The final results were as follows:

  • 1. Rokas KOSTIUSKEVICIUS (LTU) 15,756
  • 2. Johnny PETREHN (USA) 15,068
  • 3. Yudai FUJITA (JPN) 14,769
  • 4. Roman HUGI (SUI) 14,728
  • 5. Matthew SCAIFE (AUS) 14,647
  • 10. Mamoru ENDO (JPN) 13,724
  • 14. Nicola SCAIFE (AUS) 13,442

The organisation and hospitality of the Japanese people is truly brilliant. There was such a welcoming feeling to the event and nothing was a problem. It was lovely to catch up with friends we had made last year and meet new ones.  A huge thank you to my team for the week which consisted of my #1 Aussie crew, Dave Bain as well as our new friends Shinya and Yoshi. Shinya is a young member of the University of Miyazaki balloon club while Yoshi is a 67-year-young Saga local. We were so happy to spend the week with them both. Shinya became our navigator extraordinaire and was brilliant at finding “Shinya Shortcuts” while Yoshi was an all round helpful helper who at the end of the flight would silently disappear from our retrieve team who were measuring markers and would suddenly appear at my basket, having run a healthy distance to get to me! They both volunteered their whole week to spend it helping us, which I think is just wonderful.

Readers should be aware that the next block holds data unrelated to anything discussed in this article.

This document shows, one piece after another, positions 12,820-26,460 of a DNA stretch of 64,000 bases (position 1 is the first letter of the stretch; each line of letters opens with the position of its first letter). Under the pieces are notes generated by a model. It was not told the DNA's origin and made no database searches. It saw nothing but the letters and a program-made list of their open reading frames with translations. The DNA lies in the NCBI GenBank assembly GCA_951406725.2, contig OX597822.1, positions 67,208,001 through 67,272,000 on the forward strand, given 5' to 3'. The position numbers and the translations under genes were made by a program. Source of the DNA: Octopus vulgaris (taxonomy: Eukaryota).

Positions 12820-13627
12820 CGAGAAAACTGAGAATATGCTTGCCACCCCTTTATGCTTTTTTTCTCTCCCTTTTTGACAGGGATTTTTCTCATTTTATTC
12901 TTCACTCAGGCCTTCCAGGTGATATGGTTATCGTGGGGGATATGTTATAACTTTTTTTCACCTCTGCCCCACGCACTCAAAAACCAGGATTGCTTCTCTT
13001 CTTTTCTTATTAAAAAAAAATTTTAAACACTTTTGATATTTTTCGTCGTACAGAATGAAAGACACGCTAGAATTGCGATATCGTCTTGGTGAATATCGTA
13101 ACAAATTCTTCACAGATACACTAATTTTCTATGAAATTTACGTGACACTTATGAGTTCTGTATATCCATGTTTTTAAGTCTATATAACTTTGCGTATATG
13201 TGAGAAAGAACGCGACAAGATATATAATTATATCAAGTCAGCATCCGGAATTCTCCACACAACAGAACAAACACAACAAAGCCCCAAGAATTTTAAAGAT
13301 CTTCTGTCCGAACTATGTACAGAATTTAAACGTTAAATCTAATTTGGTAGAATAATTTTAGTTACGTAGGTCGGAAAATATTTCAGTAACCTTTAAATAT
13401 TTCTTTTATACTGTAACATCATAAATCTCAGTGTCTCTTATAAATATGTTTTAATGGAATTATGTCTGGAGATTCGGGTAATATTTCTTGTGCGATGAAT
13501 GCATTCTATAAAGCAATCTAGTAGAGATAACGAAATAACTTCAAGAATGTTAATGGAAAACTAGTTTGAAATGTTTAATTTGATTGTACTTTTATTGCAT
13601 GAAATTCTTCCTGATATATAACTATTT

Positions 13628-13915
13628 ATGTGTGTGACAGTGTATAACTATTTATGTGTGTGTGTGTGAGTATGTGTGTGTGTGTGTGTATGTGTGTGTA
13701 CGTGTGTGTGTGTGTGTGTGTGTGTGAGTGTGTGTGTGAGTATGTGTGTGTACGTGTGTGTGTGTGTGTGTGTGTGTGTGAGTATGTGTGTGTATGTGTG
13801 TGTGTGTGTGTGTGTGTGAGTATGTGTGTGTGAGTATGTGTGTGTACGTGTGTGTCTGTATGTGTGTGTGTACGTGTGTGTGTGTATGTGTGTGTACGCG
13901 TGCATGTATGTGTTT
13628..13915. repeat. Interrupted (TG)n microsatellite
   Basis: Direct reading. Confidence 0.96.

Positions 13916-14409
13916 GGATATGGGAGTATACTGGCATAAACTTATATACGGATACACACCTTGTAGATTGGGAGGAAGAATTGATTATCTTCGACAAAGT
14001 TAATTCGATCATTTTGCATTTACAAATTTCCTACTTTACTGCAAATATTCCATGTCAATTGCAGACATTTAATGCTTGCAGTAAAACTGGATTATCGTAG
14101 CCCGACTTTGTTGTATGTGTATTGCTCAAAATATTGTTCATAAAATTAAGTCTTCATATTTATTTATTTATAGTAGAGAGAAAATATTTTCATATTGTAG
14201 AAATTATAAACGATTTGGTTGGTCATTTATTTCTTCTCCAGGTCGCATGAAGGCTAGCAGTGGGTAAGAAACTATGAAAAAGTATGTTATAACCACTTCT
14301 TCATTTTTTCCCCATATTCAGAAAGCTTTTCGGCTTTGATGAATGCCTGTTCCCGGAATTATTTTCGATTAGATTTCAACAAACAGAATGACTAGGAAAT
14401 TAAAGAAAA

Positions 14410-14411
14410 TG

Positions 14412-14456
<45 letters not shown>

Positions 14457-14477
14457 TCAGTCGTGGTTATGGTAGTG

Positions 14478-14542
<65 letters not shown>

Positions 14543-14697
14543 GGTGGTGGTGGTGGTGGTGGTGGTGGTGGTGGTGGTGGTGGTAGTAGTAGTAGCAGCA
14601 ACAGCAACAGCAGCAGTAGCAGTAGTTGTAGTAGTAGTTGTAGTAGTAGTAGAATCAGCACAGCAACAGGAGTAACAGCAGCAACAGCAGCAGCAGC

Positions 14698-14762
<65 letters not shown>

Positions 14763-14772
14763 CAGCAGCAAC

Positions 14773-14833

It really was a whirlwind week. I missed little Hugo dearly but loved the freedom, time and extra brainpower that I had to myself for the competition. It was so great to be able to focus on what I was doing 100% without having to think about the health and welfare (and toileting habits!) of a whole other person. Even when one of us isn’t flying it is a major exercise in organisation so when we’re both competing it is really hard work.

I'm very proud of Matt who placed 5th, AGAIN! He is working hard to get up onto that podium and I think that 2016 will be his year. I went into the comp thinking that a top 20 finish would be pretty great and then exceeded my expectations. After spending the week in the top 10 of the field, at the end of 6 flights and 19 tasks I ended up in 14th place. Which is actually pretty great, considering 6 of those guys above me are/have been world champions and European champions. One of my goals in ballooning is to be mixing it with the best pilots in the world (not just female pilots!) and I think this is a pretty good start :).

Thanks to Adam Barrow,  Tomoko Kurahashi/Tsubasa Yatoji and Evgeniya Burlakova for some of these pics: